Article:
More about: Nevison Arthur Loraine
Subcategory: Paintings & Prints
Golf Chromolithograph, St Andrews after Arthur Loraine.
A rare coloured lithograph published by C.Klackner, London entitled 'St. Andrews'. The picture depicts Tom Morris (stymied) about to putt in a foursomes match on the Old Course St Andrews. In the background is a good view of the R & A and St Andrews town. A printed signature N. Arthur Loraine is in the left hand corner.
An extremely rare and sought after picture.
Tom Morris, affectionately known as 'Old Tom', was a 19th century pioneer of golf. He was a great golfer with multiple wins in the British Open, as well as a club maker, a green-keeper and a course designer. He was perhaps the most influential figure in the history of golf. Tom was born in 1821 in St Andrews, Scotland, and played golf and caddied from an early age and at 14 he was apprenticed to Allan Robertson. Robertson, thought by many to be the world's top golfer, taught Tom the golf trade, from making feathery golf balls to clubs. Robertson often chose Morris as his partner in matches and according to legend they were never beaten. It is said Tom was fired on the spot when Allan caught him playing with the new style golf balls, the 'Gutty'. The gutta-percha golf ball would replace the featherie golf ball because of its cost effectiveness, and Robertson had a very good business selling the featheries and did not want his employee endorsing the new balls.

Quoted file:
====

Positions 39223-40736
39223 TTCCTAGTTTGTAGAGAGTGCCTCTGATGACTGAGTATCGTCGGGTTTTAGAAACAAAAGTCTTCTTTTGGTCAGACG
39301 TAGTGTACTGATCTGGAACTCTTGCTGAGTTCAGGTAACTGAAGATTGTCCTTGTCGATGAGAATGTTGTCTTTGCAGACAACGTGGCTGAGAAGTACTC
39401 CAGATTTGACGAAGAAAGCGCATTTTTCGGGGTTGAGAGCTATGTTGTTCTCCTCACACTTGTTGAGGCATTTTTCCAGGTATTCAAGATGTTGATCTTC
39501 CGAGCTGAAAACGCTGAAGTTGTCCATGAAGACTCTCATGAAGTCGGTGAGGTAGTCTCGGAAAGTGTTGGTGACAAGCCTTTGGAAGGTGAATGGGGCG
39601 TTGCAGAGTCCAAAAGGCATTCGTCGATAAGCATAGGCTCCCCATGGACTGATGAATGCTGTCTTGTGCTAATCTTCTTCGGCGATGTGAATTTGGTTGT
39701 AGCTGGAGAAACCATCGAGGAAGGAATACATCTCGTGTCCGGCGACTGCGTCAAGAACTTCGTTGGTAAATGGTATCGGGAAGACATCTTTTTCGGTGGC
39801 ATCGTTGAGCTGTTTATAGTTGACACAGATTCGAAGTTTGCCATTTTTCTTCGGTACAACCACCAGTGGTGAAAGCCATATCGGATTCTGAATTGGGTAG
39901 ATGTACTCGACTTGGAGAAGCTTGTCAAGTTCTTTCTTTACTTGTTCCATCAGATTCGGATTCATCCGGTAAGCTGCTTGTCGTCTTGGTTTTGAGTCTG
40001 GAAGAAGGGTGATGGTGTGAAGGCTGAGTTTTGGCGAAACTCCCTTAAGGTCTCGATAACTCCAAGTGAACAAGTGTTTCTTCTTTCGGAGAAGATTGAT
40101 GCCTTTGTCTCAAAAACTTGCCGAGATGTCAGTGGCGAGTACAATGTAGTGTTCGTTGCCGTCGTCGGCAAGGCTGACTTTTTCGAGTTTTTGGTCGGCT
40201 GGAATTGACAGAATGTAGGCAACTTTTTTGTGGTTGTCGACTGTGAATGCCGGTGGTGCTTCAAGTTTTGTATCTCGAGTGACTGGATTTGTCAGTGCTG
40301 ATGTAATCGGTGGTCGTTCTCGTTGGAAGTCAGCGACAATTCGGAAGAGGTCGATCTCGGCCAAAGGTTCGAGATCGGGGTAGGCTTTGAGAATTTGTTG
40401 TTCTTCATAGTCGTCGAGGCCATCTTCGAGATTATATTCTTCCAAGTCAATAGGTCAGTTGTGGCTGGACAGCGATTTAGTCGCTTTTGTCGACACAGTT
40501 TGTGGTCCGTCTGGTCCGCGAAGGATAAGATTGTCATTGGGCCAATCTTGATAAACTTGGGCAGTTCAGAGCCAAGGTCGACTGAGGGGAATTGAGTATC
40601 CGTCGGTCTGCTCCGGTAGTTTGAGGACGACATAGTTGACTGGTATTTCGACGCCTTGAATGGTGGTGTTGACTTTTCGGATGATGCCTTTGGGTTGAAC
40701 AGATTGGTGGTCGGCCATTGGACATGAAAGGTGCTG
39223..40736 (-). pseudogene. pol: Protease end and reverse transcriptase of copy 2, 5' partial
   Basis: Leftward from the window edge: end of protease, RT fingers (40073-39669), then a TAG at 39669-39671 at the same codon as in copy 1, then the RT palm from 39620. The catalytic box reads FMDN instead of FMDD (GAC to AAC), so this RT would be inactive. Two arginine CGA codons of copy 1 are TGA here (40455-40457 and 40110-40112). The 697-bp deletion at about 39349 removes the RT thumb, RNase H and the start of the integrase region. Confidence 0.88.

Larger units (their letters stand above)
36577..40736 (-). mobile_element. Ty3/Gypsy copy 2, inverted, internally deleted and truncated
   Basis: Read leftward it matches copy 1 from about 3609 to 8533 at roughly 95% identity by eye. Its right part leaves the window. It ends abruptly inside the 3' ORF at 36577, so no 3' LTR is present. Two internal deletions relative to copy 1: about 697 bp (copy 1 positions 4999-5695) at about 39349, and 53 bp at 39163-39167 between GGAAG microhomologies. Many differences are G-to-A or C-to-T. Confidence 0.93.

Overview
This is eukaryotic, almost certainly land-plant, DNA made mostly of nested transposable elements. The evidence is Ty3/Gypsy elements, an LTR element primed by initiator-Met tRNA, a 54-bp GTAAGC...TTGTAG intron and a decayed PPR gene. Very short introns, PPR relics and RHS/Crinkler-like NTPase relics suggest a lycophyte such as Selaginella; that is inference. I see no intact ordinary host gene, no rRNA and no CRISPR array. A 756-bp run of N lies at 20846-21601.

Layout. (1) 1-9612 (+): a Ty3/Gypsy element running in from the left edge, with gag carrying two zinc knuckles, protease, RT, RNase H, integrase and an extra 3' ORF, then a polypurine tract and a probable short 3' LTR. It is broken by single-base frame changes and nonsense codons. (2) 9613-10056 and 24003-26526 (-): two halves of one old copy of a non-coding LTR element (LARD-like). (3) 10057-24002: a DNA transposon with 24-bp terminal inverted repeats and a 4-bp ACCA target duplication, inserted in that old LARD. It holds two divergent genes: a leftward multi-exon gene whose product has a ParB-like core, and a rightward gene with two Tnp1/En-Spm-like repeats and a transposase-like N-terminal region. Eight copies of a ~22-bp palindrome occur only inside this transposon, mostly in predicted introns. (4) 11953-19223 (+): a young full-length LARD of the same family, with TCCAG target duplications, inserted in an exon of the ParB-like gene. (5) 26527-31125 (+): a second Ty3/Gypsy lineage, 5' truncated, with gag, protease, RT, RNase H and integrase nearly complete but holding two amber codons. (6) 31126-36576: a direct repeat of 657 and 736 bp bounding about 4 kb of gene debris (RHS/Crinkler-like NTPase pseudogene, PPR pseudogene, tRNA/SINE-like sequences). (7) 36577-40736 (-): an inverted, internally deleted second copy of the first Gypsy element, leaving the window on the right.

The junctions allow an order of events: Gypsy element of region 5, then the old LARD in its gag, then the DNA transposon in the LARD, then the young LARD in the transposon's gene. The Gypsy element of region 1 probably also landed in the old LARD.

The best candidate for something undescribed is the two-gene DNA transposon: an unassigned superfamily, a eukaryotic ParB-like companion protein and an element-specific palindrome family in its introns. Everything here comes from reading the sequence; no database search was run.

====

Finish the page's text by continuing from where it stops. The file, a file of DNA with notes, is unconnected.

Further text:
Morris was hired by Prestwick Golf Club, so left St. Andrews to become 'Keeper of the Greens' in 1851. With Prestwick just starting out Tom had to design and layout the course. He gave tuition to the players, ran events and had his own golf equipment business. He was influential in beginning The Open Championship and Prestwick hosted the first in 1860, Tom had the very first shot in that event and eventually finished second, winning the event the following year and again in 1862, 1864 and 1867. In 1865 with the Royal and Ancient calling for Tom, he returned as the greenkeeper at St Andrews. With the new skills he had learnt at Prestwick, Tom went about rejuvenating St Andrews by establishing separate tee boxes on each hole, widening the fairways, enlarging the greens and building two new ones and actively managing the hazards (before then hazards and bunkers had been left to mother nature). All of this spread out play over larger areas thus increasing the volume of golf being played at St Andrews. He also introduced the concept of top-dressing greens with sand, was the first to use a push mower to cut greens and all the time this was helping to improve the quality of the course.
Throughout his career Tom worked on numerous courses across the British Isles, amongst them Carnoustie, St Andrews, Prestwick, Muirfield and Westward Ho!. Tom introduced many of the course design ideas that are the blue print for today's modern designers, creating the 18 hole course (St Andrews had originally 22 holes) and having each nine holes return to the club house. Morris worked right up to his death, falling down the stairs in the St Andrews club house, just before his 87th birthday.
Without 'Old Tom' golf may well have been a different ball game altogether.